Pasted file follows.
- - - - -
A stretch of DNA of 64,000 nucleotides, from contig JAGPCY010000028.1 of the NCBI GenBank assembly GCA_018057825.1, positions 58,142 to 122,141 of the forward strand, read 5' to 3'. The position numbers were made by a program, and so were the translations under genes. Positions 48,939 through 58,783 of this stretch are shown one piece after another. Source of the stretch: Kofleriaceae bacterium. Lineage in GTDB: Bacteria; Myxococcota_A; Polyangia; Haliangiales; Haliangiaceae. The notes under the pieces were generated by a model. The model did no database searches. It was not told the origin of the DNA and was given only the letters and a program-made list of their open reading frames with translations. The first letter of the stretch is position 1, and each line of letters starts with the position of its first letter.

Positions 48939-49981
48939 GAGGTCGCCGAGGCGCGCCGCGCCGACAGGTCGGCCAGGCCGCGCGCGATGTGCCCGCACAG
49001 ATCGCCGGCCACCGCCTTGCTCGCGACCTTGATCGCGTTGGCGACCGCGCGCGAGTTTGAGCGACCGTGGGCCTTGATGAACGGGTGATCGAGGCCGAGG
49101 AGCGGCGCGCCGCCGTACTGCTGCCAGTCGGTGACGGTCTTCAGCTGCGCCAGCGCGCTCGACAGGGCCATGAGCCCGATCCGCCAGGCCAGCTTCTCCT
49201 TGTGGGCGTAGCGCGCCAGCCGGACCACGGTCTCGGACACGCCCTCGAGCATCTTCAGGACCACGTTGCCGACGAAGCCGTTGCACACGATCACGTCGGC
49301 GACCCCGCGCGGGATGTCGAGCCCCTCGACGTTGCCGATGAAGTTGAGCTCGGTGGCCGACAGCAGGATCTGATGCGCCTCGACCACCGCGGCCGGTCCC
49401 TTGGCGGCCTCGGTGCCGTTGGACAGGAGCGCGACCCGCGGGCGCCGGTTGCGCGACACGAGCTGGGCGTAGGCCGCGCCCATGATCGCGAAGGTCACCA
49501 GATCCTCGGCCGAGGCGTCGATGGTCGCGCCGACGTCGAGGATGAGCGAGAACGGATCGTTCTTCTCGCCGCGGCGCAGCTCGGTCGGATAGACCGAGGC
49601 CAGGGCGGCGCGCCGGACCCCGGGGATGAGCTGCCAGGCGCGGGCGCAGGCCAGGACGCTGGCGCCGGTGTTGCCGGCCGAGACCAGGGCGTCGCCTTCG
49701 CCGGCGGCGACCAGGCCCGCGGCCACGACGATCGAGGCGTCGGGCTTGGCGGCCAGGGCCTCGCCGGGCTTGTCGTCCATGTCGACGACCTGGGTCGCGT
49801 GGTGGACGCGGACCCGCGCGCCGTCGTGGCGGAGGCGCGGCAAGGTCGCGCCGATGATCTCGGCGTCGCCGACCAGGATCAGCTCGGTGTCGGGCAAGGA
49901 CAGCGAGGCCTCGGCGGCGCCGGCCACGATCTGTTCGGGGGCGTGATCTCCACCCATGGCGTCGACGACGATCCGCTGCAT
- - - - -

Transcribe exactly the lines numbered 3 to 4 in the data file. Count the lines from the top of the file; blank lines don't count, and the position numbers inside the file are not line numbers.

48939 GAGGTCGCCGAGGCGCGCCGCGCCGACAGGTCGGCCAGGCCGCGCGCGATGTGCCCGCACAG
49001 ATCGCCGGCCACCGCCTTGCTCGCGACCTTGATCGCGTTGGCGACCGCGCGCGAGTTTGAGCGACCGTGGGCCTTGATGAACGGGTGATCGAGGCCGAGG